Review and road test of the Kia Sorento (2003 - 2010)
BY ANDY ENRIGHT
Kia took a big step upmarket with the launch of the Sorento. Previously known for their small, cheap cars, the South East Asian manufacturer first branched into 4x4s and MPVs before taking the plunge in 2003 with a proper family sized 4x4. The Sorento was good, worryingly so for quite a few other manufacturers who traded on badge equity more than actual talent. With an excellent reliability record, sound build quality and stylish good looks, the Sorento is an interesting buy if you want a family 4x4 without typical family 4x4 pricing.
(5 dr 4x4 2.5 diesel, 3.3, 3.5 petrol [XE, XS, XT])
The Kia Sorento was launched at what proved to be a rather fortuitous moment. Just when it looked as if Kia had been beaten to the punch by SsangYong with their Rexton 4x4, wranglings as to who was going to import the car left the way open for Kia to clear up in the budget family 4x4 sector. In truth, the Sorento probably outstripped even Kia's most optimistic sales projections, the 2.5-litre diesel variants proving a good deal more popular than the rather thirsty 3.5-litre petrol model.
The Sorento was heavily revised in the autumn of 2006. New bumpers and light clusters refreshed the exterior and equipment levels were increased. The 2.5-litre diesel engine was boosted to 168bhp thanks to the addition of a variable geometry turbocharger and the 3.5-litre V6 petrol was replaced by a more powerful 3.3-litre unit a few months later.
What You Get
Those familiar with the Amalfi coast may feel the Sorento to be starting at something of a disadvantage in being bereft of an R but after the slightly odd name, things get a lot better. For a start, the Sorento looks the part, which is the next big battle won. In certain respects, it shamelessly apes the Mercedes M-Class but when you're set to be paying around £18,500, this is no bad thing. Walk around the car and there's not one duff angle, no botched panel fits, no awkward juxtaposition of detailing, although one can't help but feel this is a car that would look far happier on Santa Monica Boulevard than Streatham High Street.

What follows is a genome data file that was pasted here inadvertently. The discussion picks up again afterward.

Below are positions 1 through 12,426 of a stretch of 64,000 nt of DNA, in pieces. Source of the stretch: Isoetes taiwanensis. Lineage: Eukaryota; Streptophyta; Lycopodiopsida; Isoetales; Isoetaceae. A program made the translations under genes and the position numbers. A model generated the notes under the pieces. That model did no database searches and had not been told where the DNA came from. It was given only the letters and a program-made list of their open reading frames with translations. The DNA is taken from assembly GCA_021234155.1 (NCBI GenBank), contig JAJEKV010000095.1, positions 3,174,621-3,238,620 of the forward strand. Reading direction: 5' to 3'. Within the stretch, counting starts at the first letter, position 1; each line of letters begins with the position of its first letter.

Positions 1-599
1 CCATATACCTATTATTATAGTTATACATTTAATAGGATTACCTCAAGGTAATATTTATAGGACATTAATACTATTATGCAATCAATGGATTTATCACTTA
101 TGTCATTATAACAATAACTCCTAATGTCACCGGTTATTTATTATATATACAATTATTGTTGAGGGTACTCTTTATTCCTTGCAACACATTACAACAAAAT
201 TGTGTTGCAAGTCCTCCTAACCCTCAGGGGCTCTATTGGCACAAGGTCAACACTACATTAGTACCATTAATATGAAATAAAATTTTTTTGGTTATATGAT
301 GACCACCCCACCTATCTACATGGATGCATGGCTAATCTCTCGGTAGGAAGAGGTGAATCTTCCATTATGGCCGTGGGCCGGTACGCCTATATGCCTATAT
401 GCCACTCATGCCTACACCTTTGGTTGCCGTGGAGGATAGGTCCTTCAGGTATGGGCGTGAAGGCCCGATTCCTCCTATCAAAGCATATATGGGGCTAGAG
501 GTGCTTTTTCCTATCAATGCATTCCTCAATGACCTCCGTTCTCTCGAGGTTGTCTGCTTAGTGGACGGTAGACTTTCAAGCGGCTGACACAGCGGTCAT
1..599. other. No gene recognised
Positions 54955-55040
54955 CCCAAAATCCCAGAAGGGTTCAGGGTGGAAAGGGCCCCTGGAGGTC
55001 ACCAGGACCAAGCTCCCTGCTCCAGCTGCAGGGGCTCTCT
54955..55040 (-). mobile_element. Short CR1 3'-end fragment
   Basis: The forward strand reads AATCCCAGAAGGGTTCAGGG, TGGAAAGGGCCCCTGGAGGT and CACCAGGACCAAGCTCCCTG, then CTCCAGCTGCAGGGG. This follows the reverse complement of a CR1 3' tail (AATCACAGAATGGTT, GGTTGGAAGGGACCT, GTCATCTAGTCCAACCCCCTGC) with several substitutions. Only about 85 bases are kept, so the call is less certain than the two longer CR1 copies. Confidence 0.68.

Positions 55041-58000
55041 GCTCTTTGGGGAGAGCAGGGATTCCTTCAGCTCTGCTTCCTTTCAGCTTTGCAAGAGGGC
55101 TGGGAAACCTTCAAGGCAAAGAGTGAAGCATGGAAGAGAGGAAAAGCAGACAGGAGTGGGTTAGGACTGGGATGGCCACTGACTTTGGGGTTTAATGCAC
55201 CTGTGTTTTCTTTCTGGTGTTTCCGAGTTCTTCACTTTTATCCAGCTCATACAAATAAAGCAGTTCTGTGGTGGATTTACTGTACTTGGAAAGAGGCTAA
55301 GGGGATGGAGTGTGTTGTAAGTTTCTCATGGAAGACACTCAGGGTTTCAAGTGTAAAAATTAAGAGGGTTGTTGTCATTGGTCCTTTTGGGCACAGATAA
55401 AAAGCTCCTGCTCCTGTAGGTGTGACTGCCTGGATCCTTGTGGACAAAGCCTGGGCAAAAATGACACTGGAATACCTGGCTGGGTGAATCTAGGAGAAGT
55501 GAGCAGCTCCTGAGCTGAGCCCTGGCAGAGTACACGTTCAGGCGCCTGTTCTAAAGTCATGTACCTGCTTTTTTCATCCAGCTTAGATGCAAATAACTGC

Equipment levels are good, with all models being fitted with anti-lock brakes with electronic brakeforce distribution, twin front and side airbags, air conditioning, electric windows and self-levelling rear suspension. As well as a limited slip differential, there are neatly integrated front fog lamps, some respectable alloy wheel designs and blade-profile roof rails. Top end models feature some quality electronic options such as in-car DVD and satellite navigation.
Two different 4x4 systems are offered, depending on which of the three trim levels are chosen. Upspec models get a full-time all-wheel drive system whilst budget models feature a system whereby drive to the front wheels can be selected manually. Either way both have a proper low ratio gearset for serious off-roading.
It's the interior quality of the Sorento that sets it apart from so many wannabes in this tough corner of the market. We expected brittle elephant-hued plastics and chintzy trim but instead got soft touch materials and a quality feel. Only the slightly cheesy veneer trim fitted to some luxury models can be called into question and even then, the clean overall feel of the rest of the cabin design redeems it.
What to Look For